Plastic Milk

by Deb on October 6, 2011

Milk Plastic

I‘ve been wanting to do this for ages but didn’t think it would be good with the girls because it needs cooking. But now I’ve done it without them a couple of times it’s so simple and I think they’d love it, it will be coming out again.

It’s using just milk and vinegar to make a bio-degradeable plastic. Although it looks similar to cottage cheese it is slightly different – cheese uses rennet to digest and change the casein. I’ve been drying it for a few days and it isn’t oily like old cheese but hard and quite brittle. You can do any amounts, I’ve just used a cup here to try it.

Materials

  • About a cup of milk. Most recipes I’ve seen call for full fat, but I did it with skim milk and it worked.
  • 1 Tablespoon of white vinegar.
  • Pot for heating
  • Stirrer
  • Cloth for straining, I used a teatowel.
  • Mould (optional)

Method

  1. Heat the milk until it is simmering. This is the reason I didn’t do it with the girls, although they could do the rest of it quite easily and now I’ll do it with them as a demonstration. Watch until you get the steam and small bubbles but don’t let it boil.
  2. Pour in the vinegar and stir for about a minute. You should see it separate straight away. separating
  3. Strain it through the cloth strainer, you can strain straight into the sink. Be careful in case it is still hot.  draining
  4. Gently squeeze the cloth to get the moisture out. If you are just playing with it get as much out as you can. If you want to mould it into something you need to leave some liquid in or it won’t stick together. done
  5. If you are playing, let it cool and you’re done. Drying time will depend on how thin it is and how much air it gets.

Optional moulding

I used biscuit moulds to make little stars for the girls to paint and play with. It would make good Christmas decorations. I found pressing the curd down into the mould worked the best. Waxed paper would probably have helped but alfoil was ok.

moulding

The first attempt. Too thin, and it is easier to pack the casein into the mould than cut it.

If they are too thin and you leave them out to dry they will curl up because they shrink as the water evaporates. My first attempts were about 2 mm and they were too brittle and curly. My second attempt was about double the thickness, then I put a teatowel over them and a weight on them to dry. I’ve been moving the teatowel regularly to help them dry quicker but it’s still taking a couple of days. However, they are nice and flat and much smoother than my original attempt. Hopefully they will be stronger.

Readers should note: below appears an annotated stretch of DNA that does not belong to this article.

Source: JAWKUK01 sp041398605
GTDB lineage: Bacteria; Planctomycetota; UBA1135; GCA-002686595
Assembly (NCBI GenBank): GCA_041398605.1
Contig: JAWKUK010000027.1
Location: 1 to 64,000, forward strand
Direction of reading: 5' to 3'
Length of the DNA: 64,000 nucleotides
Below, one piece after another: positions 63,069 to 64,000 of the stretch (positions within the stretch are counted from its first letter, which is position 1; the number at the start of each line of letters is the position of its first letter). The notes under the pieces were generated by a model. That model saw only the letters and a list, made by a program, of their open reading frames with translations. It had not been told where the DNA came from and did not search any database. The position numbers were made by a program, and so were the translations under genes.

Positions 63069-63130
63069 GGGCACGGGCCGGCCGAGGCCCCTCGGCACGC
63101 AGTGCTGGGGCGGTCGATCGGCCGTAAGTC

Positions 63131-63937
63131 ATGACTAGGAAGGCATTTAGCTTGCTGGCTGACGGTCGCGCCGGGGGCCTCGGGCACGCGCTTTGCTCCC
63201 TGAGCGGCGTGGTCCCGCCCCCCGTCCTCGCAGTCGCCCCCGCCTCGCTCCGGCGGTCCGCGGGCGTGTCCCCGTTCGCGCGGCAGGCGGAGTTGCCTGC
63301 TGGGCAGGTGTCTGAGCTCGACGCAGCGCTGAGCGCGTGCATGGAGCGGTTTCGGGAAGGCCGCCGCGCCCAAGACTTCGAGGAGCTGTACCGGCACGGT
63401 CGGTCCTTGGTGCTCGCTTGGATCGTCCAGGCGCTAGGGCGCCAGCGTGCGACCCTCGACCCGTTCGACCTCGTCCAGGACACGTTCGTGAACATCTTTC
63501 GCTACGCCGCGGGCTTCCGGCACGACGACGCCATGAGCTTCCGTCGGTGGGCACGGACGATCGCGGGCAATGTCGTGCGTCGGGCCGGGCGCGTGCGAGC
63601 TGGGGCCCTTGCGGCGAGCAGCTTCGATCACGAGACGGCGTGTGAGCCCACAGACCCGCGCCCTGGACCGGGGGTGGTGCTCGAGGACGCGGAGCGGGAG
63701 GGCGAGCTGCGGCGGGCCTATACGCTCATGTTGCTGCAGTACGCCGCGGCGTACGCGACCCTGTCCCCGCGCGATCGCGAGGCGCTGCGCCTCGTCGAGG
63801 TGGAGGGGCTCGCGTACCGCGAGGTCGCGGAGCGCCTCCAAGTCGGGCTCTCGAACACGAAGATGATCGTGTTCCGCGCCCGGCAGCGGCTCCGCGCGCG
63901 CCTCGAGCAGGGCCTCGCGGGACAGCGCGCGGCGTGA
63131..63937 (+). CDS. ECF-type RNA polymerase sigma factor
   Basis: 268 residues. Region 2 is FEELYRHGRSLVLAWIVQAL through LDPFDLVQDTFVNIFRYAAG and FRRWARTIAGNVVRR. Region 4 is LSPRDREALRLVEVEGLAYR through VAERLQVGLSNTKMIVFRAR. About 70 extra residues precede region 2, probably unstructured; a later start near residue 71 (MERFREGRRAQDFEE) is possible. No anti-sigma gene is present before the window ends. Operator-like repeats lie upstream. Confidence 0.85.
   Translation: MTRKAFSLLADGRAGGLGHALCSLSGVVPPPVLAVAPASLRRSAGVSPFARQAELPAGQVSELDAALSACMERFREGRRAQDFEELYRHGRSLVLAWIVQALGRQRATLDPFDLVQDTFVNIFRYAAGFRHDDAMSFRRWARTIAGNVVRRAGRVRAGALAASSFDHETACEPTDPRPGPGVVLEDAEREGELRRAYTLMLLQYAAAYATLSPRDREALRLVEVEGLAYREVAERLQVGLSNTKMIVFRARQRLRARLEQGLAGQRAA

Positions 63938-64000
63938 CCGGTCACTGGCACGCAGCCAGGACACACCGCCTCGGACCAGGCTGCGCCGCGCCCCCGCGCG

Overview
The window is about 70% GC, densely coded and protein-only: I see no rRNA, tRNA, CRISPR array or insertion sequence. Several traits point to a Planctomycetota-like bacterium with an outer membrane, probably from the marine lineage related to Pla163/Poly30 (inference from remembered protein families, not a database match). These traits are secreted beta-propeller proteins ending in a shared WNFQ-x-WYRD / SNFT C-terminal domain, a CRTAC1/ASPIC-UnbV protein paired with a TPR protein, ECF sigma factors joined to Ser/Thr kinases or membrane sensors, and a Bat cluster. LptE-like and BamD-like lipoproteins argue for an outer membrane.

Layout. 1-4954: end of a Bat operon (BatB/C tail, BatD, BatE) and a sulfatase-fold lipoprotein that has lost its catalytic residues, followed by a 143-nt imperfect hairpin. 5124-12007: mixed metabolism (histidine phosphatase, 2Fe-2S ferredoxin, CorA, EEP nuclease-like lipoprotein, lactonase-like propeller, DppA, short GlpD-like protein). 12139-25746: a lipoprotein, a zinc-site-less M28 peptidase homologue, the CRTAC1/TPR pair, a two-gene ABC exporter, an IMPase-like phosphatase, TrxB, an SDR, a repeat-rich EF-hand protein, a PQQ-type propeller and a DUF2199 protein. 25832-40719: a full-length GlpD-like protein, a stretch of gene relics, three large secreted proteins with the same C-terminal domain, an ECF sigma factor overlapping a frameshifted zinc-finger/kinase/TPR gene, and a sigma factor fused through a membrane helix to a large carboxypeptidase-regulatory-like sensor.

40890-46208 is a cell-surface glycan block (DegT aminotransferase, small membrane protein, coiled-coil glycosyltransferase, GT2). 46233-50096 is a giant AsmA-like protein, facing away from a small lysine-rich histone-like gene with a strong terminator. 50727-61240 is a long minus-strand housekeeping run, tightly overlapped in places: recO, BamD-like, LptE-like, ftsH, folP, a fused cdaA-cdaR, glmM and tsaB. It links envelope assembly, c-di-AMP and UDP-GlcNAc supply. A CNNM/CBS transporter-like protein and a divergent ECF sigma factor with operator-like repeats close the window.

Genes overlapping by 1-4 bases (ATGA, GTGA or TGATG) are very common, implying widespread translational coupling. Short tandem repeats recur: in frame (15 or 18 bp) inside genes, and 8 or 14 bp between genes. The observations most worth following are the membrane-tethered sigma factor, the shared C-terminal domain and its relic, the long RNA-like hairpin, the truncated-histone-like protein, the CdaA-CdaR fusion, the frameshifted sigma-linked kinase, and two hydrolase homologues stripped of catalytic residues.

drying

The second attempt drying. They are nice and smooth because they had a weight on them, but it is taking a long time to dry.

What’s Happening?

Milk is mostly water with various proteins, sugars, acids and of course fat floating in it. The most common protein is called casein and comes in insoluble microscopic balls. When you add the acid vinegar the casein clumps together into curds and the rest of the liquid is the whey, just like Miss Muffet was eating (although hers wouldn’t have tasted like vinegar).

It’s the tangled clumps of casein that form your plastic. In the 19th and 20th centuries there was much greater use of biological plastics before oil-based plastics became so common. Casein was used in plastic for buttons, as a basis for tempera paint before acrylic, in glue and even for fabrics.

It’s still fun to use for homemade ornaments, buttons, tags or game counters. A mouldable and fun alternative to dough or wood. Now I just need my gorgeous girls to come home so they can paint them.

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{ 4 comments… read them below or add one }

Catherine October 7, 2011 at 6:59 am

Wow! I never knew you could do that. I’m definitely going to try.
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JenT October 9, 2011 at 6:52 am

Neat! I’ve never heard of milk plastic before. Definitely want to try this with my kids!

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Susan, the Book Chook October 9, 2011 at 9:31 am

I always learn something from your newsletters, Deb. Thanks for this, and for the explanation of Blood Falls -fascinating!
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Sheryl October 11, 2011 at 12:30 pm

Wow, interesting, I want to try that
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